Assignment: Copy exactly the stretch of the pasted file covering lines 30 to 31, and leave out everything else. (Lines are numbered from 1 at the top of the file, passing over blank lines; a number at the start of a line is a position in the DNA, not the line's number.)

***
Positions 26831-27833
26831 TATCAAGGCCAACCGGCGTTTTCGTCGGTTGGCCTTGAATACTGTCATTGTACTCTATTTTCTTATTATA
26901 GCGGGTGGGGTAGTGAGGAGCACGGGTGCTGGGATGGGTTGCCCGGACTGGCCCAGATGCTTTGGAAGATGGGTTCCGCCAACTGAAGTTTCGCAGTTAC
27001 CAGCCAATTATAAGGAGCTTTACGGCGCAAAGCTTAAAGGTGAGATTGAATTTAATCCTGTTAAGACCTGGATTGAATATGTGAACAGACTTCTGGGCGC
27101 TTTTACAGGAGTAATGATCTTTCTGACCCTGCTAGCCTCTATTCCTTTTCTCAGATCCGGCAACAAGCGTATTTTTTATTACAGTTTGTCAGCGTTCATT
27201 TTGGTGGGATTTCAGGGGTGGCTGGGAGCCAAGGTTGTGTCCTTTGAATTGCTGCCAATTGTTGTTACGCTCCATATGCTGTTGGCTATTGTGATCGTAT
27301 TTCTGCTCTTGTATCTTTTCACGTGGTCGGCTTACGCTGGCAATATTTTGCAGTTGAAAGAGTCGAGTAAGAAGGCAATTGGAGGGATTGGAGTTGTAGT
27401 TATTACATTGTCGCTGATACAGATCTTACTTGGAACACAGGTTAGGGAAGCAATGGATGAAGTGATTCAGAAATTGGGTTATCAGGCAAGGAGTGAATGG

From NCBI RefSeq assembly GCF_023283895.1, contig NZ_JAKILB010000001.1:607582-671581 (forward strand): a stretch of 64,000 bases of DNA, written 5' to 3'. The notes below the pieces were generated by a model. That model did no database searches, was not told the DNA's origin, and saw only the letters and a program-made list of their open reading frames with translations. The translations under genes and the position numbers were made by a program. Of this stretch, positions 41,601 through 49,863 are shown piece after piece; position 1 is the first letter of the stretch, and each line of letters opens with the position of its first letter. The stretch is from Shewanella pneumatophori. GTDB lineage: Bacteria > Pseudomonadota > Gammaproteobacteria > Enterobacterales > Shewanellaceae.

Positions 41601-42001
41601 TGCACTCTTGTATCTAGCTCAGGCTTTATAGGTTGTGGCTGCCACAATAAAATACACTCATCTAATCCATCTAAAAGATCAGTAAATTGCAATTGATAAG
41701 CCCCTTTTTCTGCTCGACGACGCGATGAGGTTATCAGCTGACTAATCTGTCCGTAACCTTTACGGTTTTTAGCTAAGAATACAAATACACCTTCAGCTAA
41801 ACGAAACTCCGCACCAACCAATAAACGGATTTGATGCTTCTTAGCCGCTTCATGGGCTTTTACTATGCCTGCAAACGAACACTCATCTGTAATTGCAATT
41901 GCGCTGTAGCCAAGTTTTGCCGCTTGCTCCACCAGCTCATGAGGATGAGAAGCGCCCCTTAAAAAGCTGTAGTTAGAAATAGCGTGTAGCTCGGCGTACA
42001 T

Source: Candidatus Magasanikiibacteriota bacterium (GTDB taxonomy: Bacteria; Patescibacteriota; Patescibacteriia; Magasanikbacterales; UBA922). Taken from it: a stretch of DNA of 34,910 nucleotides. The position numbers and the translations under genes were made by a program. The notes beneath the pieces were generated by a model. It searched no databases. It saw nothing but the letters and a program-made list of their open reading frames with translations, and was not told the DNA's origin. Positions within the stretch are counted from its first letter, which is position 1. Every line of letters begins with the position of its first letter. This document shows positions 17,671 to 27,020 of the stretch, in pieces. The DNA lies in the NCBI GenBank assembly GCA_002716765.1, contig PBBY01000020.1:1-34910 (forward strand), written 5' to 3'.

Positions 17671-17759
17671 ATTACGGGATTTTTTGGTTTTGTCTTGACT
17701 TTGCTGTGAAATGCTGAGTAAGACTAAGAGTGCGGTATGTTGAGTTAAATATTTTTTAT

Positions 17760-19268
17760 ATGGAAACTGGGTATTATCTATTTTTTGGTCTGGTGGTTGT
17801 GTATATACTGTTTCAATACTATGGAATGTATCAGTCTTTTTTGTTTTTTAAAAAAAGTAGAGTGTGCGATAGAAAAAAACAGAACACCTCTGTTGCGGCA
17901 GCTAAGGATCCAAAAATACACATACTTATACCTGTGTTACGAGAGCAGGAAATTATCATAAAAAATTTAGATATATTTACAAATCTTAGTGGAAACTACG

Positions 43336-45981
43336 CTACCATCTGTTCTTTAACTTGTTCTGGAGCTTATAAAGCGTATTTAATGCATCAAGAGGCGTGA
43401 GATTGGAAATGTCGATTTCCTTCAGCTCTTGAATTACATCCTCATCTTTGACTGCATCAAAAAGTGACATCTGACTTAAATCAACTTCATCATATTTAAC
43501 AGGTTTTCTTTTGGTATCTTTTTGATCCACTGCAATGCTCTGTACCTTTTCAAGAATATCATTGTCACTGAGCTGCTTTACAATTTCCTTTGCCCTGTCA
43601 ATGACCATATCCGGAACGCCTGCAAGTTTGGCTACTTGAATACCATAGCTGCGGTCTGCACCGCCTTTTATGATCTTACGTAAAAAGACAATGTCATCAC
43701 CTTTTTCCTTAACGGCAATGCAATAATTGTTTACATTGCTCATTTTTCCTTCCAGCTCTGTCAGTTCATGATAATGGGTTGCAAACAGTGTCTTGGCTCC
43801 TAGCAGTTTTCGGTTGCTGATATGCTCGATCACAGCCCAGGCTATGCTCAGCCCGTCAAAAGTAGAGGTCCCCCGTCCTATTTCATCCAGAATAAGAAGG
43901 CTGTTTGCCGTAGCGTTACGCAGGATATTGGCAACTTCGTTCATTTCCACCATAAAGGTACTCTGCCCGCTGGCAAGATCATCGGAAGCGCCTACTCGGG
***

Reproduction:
43801 TAGCAGTTTTCGGTTGCTGATATGCTCGATCACAGCCCAGGCTATGCTCAGCCCGTCAAAAGTAGAGGTCCCCCGTCCTATTTCATCCAGAATAAGAAGG
43901 CTGTTTGCCGTAGCGTTACGCAGGATATTGGCAACTTCGTTCATTTCCACCATAAAGGTACTCTGCCCGCTGGCAAGATCATCGGAAGCGCCTACTCGGG